Infographics in the world history classroom

Posted on 02.02.2013


I am so proud to be in the same classroom with the students I work with.  We all took a risk  and did a project that none of us were familiar with.  We created infographics about Economic Systems in World History.

At the beginning of the unit we talked about how it would work: We’d research examples of economic systems and then use our information to create infographics. Students would create these infographics to educate the public on which economic system is best and how economics affect nations.  I wanted to make this infographic public – and we did! You can check out their work here by going to (we would all love feedback and reflective questions on the work and process)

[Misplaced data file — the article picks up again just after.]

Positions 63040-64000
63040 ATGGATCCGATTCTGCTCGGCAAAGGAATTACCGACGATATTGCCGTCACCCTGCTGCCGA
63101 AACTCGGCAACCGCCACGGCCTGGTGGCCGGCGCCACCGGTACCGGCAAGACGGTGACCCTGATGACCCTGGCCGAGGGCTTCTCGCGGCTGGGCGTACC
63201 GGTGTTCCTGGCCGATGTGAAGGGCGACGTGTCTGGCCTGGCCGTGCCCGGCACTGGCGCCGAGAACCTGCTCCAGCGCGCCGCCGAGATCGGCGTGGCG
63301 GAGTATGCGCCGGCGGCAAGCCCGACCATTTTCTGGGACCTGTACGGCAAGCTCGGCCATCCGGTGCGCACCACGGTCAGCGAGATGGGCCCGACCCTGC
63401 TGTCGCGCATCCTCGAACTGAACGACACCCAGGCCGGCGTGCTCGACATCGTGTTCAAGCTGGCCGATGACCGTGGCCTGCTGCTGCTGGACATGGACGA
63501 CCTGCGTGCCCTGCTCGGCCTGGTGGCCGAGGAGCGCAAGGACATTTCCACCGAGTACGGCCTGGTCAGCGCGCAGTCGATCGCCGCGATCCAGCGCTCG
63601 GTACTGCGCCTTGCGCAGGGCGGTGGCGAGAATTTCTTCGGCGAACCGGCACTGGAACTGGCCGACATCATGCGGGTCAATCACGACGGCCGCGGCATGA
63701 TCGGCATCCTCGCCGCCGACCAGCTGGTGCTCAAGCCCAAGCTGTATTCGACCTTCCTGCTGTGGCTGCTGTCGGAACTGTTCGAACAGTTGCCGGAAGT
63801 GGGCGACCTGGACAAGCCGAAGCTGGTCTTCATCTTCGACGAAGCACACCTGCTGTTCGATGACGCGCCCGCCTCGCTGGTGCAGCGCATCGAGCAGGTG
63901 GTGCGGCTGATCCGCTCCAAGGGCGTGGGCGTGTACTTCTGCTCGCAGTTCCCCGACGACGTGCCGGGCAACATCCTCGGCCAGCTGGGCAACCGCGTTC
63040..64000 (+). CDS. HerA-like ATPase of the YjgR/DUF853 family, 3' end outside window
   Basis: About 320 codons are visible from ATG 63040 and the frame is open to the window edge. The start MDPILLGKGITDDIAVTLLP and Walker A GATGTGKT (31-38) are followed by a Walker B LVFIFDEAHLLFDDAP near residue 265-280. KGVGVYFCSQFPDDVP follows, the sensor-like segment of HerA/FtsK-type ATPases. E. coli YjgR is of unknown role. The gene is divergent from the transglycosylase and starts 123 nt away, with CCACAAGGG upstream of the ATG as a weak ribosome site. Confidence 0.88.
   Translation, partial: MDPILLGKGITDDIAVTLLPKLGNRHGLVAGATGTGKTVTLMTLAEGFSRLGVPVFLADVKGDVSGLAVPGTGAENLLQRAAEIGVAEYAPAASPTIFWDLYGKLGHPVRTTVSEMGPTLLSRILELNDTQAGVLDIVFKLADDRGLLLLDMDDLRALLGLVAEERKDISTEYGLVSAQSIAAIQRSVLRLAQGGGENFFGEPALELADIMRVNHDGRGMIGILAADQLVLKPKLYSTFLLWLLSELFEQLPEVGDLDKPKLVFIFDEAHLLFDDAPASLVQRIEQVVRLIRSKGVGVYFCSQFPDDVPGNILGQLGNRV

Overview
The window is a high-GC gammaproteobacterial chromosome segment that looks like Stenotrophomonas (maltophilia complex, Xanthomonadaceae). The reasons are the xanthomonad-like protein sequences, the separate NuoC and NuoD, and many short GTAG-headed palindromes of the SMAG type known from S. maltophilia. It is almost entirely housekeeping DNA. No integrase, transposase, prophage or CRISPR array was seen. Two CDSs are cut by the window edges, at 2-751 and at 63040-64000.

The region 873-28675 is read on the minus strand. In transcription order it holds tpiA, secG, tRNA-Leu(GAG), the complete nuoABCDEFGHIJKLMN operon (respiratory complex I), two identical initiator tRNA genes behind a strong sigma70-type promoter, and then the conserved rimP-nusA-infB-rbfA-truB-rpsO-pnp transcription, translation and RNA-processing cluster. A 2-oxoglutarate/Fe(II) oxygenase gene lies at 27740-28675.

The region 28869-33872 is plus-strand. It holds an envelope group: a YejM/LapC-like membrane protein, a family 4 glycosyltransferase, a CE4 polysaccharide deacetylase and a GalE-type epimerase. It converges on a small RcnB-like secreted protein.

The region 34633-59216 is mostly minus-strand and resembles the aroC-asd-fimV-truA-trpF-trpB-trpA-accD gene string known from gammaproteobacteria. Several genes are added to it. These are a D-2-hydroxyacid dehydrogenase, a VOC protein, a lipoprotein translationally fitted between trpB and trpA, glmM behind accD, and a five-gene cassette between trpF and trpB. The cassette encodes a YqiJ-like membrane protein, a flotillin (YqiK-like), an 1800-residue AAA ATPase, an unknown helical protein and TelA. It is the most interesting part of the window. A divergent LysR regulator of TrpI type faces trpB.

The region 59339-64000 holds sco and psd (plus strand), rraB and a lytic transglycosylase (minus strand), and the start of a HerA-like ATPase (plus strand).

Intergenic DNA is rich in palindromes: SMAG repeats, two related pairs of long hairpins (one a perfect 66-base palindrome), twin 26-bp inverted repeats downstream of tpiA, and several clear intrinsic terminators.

Group working on their Economic Infographic

Group working on their Economic Infographic

In class, we shared how hard this would be and about how we are all a bit uncomfortable with this assignment.  I shared my inexperience with the project and some of the challenges we’d face. They shared how it seemed really confusing and a lot of work.  They were very wary but also were excited about the potential of the end product.

I’ve worked with the unit’s content and examples before; but never have I encouraged students to create infographics at the end.  It’s a crazy task: educate the public about economic systems in persuasive, visually stunning and informative way.